Texas Will Get the Short End of the Stick on AHL All-Star Roster

Francis Wathier at 2011 All-Star game
(Credit: JustSports)
On Thursday afternoon, the AHL will announce the roster for the 2014 AHL All-Star Classic. However, this year's game is a lot less 'classic' and more 'New Coke'. Instead of naming two teams, one for each conference, and pitting them against each other in an exhibition match, the AHL will name one roster and send them to St. John's to face the SHL's Färjestad BK hockey club.

At first glance when this was announced last summer, it seemed like an exciting way to promote the league. Färjestad's visit to North America will be the first for an SHL team. The fact that it had never been done before gave it a sense of novelty that masked some of the deeper issues, deeper issues that will affect the Texas Stars.

The most obvious issue with the game after you think about it is this: there will be half as many players named to the roster as in any prior year. Last year, the league named three goalies, eight defensemen and thirteen forwards from each conference to the game, a total of 48 players. It guaranteed that each team got at least one representative in the game and allowed several teams to have two or more players. Texas was one of those teams, getting Jamie Oleksiak and Matt Fraser into the game. Grand Rapids and Springfield each had three players.

I believe that if this were any normal All-Star year, Texas would get a whopping four players named to the roster. How can you ignore what Texas is doing? The Western Conference's top line should be copy-paste of Texas's top line: McKenzie-Morin-Sceviour. Chris Mueller, currently fourth in league scoring, would join them. If you think it's unreasonable for one team to get four players, consider that Hershey had five All-Stars in 2010.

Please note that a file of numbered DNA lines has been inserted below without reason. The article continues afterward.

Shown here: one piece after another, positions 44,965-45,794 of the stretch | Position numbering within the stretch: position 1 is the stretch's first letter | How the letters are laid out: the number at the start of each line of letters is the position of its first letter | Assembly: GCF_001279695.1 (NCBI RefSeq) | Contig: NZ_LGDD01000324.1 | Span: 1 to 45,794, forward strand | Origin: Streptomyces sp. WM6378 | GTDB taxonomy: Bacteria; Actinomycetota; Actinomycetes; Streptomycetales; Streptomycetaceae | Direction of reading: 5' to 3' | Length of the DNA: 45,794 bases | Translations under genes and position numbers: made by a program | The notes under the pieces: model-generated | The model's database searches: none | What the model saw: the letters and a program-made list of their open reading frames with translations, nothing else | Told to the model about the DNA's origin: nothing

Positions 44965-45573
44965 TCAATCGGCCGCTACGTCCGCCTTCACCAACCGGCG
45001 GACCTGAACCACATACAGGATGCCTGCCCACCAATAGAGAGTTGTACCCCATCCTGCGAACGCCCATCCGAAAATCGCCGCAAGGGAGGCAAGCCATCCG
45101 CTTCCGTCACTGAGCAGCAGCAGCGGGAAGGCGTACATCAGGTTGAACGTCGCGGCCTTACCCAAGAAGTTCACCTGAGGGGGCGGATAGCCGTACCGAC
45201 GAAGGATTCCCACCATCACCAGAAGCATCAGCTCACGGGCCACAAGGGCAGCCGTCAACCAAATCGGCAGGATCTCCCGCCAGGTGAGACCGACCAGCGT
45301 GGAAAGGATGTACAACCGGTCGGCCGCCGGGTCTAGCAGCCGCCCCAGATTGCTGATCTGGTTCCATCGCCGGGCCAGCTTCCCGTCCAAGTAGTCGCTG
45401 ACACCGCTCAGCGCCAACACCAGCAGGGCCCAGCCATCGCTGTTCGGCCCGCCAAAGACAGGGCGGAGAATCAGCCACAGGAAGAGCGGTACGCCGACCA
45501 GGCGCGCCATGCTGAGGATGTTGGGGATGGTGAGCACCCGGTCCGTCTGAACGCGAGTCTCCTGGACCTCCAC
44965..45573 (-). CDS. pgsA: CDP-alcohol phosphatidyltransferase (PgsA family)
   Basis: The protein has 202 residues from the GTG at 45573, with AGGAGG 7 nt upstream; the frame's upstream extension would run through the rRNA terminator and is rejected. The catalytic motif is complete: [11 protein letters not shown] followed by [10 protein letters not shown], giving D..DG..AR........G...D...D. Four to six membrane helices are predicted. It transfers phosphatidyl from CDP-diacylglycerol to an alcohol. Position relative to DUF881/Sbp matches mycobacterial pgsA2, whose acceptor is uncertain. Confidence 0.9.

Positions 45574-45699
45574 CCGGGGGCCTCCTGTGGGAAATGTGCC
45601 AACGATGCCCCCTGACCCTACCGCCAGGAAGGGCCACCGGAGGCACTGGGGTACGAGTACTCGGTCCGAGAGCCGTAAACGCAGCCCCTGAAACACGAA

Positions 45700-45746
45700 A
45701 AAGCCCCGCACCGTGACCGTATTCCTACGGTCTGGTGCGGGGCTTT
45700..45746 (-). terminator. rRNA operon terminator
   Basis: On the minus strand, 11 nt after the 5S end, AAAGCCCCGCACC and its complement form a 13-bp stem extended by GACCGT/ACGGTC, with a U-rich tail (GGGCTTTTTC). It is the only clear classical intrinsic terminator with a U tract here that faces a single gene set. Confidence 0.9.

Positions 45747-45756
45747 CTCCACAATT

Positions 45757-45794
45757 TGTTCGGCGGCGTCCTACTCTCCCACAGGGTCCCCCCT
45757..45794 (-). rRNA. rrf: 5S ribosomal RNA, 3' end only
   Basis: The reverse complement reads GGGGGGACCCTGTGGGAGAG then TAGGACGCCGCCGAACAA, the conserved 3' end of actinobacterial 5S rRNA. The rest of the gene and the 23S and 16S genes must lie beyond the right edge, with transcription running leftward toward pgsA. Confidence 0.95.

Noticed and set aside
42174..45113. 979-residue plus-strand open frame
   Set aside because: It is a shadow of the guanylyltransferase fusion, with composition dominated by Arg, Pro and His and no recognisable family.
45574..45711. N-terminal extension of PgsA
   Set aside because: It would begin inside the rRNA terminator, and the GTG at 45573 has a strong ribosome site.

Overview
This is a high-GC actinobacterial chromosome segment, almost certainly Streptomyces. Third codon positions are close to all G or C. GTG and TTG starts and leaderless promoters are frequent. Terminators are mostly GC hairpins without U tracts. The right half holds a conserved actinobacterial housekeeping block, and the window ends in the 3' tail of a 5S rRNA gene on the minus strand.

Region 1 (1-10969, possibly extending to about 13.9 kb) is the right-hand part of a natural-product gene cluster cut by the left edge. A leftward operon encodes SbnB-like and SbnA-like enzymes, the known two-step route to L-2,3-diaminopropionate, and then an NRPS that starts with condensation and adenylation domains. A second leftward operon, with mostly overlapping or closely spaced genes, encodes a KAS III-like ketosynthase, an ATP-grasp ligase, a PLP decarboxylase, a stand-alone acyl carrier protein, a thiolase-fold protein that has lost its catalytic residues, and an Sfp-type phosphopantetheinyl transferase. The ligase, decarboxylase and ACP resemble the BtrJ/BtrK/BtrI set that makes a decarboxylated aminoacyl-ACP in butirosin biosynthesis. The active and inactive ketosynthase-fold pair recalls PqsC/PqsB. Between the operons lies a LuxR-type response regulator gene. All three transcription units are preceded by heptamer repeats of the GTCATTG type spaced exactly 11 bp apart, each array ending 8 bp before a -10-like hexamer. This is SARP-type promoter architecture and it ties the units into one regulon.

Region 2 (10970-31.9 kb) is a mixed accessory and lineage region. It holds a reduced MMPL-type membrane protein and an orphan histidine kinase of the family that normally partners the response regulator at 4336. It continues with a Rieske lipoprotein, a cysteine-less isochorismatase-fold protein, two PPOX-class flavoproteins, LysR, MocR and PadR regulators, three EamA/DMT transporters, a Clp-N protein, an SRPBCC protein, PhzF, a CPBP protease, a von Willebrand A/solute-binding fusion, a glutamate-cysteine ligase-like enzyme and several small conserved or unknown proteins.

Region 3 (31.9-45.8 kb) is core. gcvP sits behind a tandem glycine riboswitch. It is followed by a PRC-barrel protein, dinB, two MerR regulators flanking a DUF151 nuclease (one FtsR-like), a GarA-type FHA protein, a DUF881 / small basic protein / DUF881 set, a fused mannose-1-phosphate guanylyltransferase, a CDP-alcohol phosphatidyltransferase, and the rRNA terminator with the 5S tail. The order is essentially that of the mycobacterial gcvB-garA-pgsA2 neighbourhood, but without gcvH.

But with half as many slots available, there's no way four players get named. There's probably little chance that three get named. That's a travesty, considering what Texas has done. Morin and Sceviour are tearing up the league on a nightly basis and a rookie, Curtis McKenzie, is joining them, currently ranking tenth in league scoring and second among rookies.

In any other year, would the first, third or fourth scorers be left out of the All-Star game? Would the conference's top scoring rookie get left out? Not a chance on either.

And so probably two of the four mentioned above will sit at home on February 12th, unrecognized by the league despite amazing play in the first half of the season. If the point of the All-Star game is to showcase the league's top talent and the future of the NHL, why is it being played against a playoff bubble SHL team?


  1. What the AHL probably should have done is name a West team and an East team and have a three-team (with Farjestad) round robin All-Star tournament. Each team would play two games, with three games played in total over, say, a Friday-Saturday-Sunday long weekend. It could have been a fun All-Star Festival if done the right way and it could have showcased all the top talent the AHL has to offer. Unfortunately, the AHL wasn't thinking enough outside the box on this.


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